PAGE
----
Pressure Reducing Valve Q & A

Did you know that only three percent of the world’s water is fresh, and of that, less than 0.3 percent of it is available to humans?  Because of this, we must find ways to reduce our water consumption.  One approach is the installation of Pressure Reducing Valves or PRVs.

Pressure reducing valves are simple products that have a pay-back period of about 12 months.  They can save approximately 36,000 gallons of water per year in the average home alone.  Imagine if these savings were applied to 1,000,000 typical homes throughout the country, the impact would be tremendous!  The use of PRVs is not only in the interest of conservationists, but provides a significant benefit to the Management Company and homeowner.

What is a Pressure Reducing Valve?

They are compact devices that perform two functions:

a) Automatically reduce the high incoming water pressure from the city mains to provide a lower, more functional pressure in the home;

b) They maintain a set pressure in the home, thereby insuring that the home piping and appliances operate under a safe, more moderate, but satisfactory pressure.

What is wrong with high water pressure?

The speed of water that flows from the opened outlet depends on the amount of pressure which exists at that time in the system.  High water pressure has some advantages, such as in firefighting systems; However, in the home plumbing system, it can be damaging because water with a lot of pressure can wear away many materials and cause water heaters to leak, banging water pipes, dripping faucets, excessive dishwasher noise and breakdown, and leaking water pipes.  Therefore, water flowing at a rate in excess of that necessary to satisfy normal fixture or appliance demands becomes damaging, wasteful and reduces the life expectancy of equipment in the system.  Most importantly, high water pressure can add to the cost of water, energy and waste bills.

Does high water pressure cause “water hammer”?

Yes!  Water hammer is the noise created by the shocks of high-speed water flowing in a pipe when a fixture is suddenly closed.  This abrupt stoppage causes a “bounceback” of the water, which causes banging pipes, noisy systems and damage to appliances.  It might be compared to driving your car at slow speed into a wall where the effect is negligible.  However, if you drove the car at a much higher speed, the impact would be greater and, consequently, so would the bounceback or shock.  This principle is also applicable to water in the home.  By reducing the pressure in your home, the water will flow at a slower speed and, as a result, the shock when the water is turned off at the fixture is minor.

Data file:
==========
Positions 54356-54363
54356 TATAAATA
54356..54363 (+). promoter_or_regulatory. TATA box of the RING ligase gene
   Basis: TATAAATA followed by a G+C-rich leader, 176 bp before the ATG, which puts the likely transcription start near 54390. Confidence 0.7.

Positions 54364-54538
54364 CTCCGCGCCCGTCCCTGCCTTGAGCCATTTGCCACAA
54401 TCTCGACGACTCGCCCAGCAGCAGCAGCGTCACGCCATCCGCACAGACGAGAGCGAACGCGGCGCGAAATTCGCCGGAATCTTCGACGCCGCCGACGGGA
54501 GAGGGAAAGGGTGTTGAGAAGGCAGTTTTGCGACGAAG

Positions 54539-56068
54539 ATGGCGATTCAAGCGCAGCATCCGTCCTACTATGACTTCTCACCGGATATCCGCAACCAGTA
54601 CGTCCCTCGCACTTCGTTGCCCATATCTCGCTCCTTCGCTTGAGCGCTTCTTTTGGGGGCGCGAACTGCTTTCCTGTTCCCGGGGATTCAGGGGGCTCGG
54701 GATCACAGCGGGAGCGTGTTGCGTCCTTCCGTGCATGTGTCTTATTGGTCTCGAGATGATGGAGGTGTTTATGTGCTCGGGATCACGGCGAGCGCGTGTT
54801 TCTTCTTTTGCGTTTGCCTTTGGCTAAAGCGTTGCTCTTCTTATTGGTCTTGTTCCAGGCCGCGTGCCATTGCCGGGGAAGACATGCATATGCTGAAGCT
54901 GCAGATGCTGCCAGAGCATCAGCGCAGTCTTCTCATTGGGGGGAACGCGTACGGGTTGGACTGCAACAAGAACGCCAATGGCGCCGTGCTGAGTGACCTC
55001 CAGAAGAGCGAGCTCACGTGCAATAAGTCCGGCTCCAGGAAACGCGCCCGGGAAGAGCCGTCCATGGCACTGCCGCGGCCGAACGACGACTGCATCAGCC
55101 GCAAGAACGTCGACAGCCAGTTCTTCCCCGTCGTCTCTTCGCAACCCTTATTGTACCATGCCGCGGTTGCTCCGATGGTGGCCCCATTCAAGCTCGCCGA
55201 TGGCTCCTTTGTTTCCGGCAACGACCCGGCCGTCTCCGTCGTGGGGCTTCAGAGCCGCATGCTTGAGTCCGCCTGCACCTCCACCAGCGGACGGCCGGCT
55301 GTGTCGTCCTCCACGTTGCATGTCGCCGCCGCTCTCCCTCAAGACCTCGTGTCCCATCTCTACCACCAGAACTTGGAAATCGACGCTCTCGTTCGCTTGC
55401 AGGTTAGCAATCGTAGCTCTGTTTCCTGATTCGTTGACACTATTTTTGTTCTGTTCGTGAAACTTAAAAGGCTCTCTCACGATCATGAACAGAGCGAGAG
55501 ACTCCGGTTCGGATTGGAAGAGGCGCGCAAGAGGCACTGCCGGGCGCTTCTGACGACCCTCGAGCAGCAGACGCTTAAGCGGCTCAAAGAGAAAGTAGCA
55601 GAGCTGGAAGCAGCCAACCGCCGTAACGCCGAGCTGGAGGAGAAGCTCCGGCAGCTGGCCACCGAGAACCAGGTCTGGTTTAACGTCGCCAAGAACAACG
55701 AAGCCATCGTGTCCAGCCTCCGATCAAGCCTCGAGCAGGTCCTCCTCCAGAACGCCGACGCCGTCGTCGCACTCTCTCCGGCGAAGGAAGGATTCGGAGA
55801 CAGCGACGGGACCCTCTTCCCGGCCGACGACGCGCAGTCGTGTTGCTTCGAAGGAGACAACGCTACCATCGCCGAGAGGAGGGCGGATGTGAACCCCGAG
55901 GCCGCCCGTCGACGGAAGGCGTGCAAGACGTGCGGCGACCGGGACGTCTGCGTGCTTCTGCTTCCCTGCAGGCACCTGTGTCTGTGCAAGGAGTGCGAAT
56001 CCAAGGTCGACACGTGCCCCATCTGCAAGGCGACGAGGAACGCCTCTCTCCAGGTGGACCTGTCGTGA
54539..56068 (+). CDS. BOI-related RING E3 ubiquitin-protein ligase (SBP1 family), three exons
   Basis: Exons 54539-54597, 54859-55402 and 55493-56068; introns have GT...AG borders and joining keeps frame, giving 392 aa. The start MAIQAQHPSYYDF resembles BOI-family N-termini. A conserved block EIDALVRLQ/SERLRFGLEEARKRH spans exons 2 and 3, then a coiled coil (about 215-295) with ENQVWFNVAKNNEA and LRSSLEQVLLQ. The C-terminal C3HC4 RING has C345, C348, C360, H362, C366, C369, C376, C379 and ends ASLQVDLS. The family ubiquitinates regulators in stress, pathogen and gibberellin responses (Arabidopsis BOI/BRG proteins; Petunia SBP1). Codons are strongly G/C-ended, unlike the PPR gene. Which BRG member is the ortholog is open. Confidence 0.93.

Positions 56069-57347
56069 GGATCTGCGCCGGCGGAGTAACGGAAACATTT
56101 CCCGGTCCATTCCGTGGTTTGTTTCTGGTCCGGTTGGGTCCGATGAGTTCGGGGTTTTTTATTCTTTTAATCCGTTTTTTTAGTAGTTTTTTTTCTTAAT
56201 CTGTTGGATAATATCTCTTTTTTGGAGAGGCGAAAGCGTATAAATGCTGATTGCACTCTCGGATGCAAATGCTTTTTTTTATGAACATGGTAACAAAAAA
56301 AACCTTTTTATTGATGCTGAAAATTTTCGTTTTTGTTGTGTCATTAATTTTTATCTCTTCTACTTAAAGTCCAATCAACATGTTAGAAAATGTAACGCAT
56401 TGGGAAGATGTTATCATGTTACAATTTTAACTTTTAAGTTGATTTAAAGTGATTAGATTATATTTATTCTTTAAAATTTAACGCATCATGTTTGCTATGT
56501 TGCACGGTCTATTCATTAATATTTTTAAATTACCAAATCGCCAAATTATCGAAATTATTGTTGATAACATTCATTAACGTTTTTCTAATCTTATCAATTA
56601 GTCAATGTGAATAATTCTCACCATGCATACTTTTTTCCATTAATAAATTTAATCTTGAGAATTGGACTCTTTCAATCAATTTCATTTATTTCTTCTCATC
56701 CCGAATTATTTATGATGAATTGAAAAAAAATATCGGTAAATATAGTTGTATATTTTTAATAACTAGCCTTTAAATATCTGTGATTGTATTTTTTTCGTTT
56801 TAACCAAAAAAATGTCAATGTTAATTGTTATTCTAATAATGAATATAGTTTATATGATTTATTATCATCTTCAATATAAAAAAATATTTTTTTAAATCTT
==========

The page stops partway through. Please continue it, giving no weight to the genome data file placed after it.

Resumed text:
Where are Water Pressure Regulators most commonly used?

Water pressure regulators are commonly installed at the meter in residential, commercial and industrial buildings.  This location is desirable because it then controls the water pressure flowing to all appliances and outlets within the building and provides an inexpensive means of supplying lower, more functional water pressure.

How much does a typical family of four use?

A lot of water is wasted because so many people don’t think about where it comes from or where it goes after they use it.  Developed countries have high consumption rates of water per person, ranging from 100 to 176 gallons per day.  In developing countries where there is not much water, as little as two gallons may be used per person per day.  In a typical family of four, around 148,000 gallons may be used per year.

How do regulators save on maintenance?

We previously described the effects of high water pressure on piping and appliances.  By having these appliances work under a lower pressure, their life expectancy will be much longer.  Use of lower pressure will also cut down on service calls cause by problems with dishwashers and clothes washers, leaky water heaters, leaking water pipes and the potential water damage which could result.  Take note:  many manufacturers will often void warranty on products that are exposed to higher than their recommended pressure.

Should you consider using other water and energy conservation devices?

Yes!  The water pressure regulator is the hub of a conservation program; but you should also consider other flow control devices such as low-flush toilets, improved water heating equipment and better disciplined usage habits.  However, if none of those devices were installed, the water pressure regulator would still serve to contribute important and significant savings in energy and water.

How do I know if I have high water pressure?

A rule of thumb is: if you hear banging pipes in your home or observe water splashing in your sink, you probably have excessive pressure.  However, for a precise reading, call Vamvoras to schedule a pressure test.

How can I get a water pressure regulator installed?

The easiest way would be to contact Vamvoras.  We can advise you of the various types of regulators available and the one which would be best suited for your needs.

Article courtesy of Daniel Dillenbeck, All Valve Industries 

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